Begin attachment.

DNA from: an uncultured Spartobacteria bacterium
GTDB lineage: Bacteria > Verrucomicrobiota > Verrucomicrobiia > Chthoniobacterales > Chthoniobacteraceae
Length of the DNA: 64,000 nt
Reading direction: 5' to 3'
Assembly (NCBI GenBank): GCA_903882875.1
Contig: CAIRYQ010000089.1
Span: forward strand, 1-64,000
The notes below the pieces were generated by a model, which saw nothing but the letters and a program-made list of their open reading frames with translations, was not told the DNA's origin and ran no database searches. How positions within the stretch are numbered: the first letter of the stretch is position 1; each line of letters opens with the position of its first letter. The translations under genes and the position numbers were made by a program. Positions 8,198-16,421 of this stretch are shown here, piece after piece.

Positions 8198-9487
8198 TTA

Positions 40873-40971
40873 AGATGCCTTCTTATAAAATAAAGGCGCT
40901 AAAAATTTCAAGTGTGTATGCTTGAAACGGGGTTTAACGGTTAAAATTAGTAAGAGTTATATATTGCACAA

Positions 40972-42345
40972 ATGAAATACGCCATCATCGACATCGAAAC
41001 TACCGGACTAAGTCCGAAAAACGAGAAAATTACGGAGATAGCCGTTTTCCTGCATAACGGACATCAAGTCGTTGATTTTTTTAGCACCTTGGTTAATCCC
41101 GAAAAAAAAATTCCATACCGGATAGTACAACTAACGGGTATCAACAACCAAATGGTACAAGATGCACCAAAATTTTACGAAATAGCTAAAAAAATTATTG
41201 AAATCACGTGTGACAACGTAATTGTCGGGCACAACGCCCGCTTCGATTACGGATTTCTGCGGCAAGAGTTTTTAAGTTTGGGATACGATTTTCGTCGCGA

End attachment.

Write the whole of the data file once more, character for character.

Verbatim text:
DNA from: an uncultured Spartobacteria bacterium
GTDB lineage: Bacteria > Verrucomicrobiota > Verrucomicrobiia > Chthoniobacterales > Chthoniobacteraceae
Length of the DNA: 64,000 nt
Reading direction: 5' to 3'
Assembly (NCBI GenBank): GCA_903882875.1
Contig: CAIRYQ010000089.1
Span: forward strand, 1-64,000
The notes below the pieces were generated by a model, which saw nothing but the letters and a program-made list of their open reading frames with translations, was not told the DNA's origin and ran no database searches. How positions within the stretch are numbered: the first letter of the stretch is position 1; each line of letters opens with the position of its first letter. The translations under genes and the position numbers were made by a program. Positions 8,198-16,421 of this stretch are shown here, piece after piece.

Positions 8198-9487
8198 TTA

Positions 40873-40971
40873 AGATGCCTTCTTATAAAATAAAGGCGCT
40901 AAAAATTTCAAGTGTGTATGCTTGAAACGGGGTTTAACGGTTAAAATTAGTAAGAGTTATATATTGCACAA

Positions 40972-42345
40972 ATGAAATACGCCATCATCGACATCGAAAC
41001 TACCGGACTAAGTCCGAAAAACGAGAAAATTACGGAGATAGCCGTTTTCCTGCATAACGGACATCAAGTCGTTGATTTTTTTAGCACCTTGGTTAATCCC
41101 GAAAAAAAAATTCCATACCGGATAGTACAACTAACGGGTATCAACAACCAAATGGTACAAGATGCACCAAAATTTTACGAAATAGCTAAAAAAATTATTG
41201 AAATCACGTGTGACAACGTAATTGTCGGGCACAACGCCCGCTTCGATTACGGATTTCTGCGGCAAGAGTTTTTAAGTTTGGGATACGATTTTCGTCGCGA